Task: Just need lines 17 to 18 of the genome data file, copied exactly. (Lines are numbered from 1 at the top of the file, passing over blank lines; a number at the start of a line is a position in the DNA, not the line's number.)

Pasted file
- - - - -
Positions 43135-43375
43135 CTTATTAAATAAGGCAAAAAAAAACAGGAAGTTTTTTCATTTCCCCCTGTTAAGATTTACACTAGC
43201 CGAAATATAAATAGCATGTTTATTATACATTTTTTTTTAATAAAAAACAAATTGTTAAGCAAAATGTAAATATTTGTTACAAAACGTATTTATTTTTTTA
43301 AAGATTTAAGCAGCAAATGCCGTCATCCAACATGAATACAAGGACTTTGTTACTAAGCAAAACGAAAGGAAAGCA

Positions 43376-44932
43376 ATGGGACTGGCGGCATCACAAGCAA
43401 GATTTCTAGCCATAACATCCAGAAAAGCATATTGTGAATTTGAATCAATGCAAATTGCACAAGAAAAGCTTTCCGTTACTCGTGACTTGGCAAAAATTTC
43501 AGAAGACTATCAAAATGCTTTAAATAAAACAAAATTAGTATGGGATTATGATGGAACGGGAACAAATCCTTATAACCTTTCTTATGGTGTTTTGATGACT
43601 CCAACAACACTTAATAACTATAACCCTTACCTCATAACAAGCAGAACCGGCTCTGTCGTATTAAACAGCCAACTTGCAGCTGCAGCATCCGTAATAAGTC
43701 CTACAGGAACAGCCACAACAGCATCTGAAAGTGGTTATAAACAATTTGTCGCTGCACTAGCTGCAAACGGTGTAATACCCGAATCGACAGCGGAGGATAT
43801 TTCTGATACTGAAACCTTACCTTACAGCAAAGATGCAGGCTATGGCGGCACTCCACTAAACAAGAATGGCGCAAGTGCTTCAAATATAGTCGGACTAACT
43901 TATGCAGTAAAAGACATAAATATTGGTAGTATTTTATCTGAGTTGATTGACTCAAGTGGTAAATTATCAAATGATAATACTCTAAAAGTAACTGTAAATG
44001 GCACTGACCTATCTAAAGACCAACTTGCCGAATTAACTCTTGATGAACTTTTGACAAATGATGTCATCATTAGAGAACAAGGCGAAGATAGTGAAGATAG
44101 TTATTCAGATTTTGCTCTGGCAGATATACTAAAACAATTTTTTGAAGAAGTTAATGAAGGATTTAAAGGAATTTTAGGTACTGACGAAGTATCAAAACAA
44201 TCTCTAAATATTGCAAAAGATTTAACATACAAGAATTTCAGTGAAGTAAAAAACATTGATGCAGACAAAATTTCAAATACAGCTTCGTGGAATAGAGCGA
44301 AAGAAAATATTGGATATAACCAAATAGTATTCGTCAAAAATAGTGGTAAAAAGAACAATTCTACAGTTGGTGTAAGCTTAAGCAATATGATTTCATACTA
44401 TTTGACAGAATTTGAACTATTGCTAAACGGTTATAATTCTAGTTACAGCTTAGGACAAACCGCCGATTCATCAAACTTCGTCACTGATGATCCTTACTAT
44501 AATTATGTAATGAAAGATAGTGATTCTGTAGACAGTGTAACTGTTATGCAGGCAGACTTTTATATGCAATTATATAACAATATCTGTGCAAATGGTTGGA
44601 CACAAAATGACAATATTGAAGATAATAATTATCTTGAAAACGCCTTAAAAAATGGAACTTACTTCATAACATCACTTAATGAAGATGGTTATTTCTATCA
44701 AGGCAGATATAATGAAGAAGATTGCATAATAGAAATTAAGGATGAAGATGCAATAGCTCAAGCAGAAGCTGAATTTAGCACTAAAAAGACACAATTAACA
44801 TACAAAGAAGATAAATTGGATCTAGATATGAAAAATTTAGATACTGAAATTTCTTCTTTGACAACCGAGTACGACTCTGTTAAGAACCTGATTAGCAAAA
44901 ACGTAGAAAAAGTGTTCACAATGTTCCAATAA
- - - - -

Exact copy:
44401 TTTGACAGAATTTGAACTATTGCTAAACGGTTATAATTCTAGTTACAGCTTAGGACAAACCGCCGATTCATCAAACTTCGTCACTGATGATCCTTACTAT
44501 AATTATGTAATGAAAGATAGTGATTCTGTAGACAGTGTAACTGTTATGCAGGCAGACTTTTATATGCAATTATATAACAATATCTGTGCAAATGGTTGGA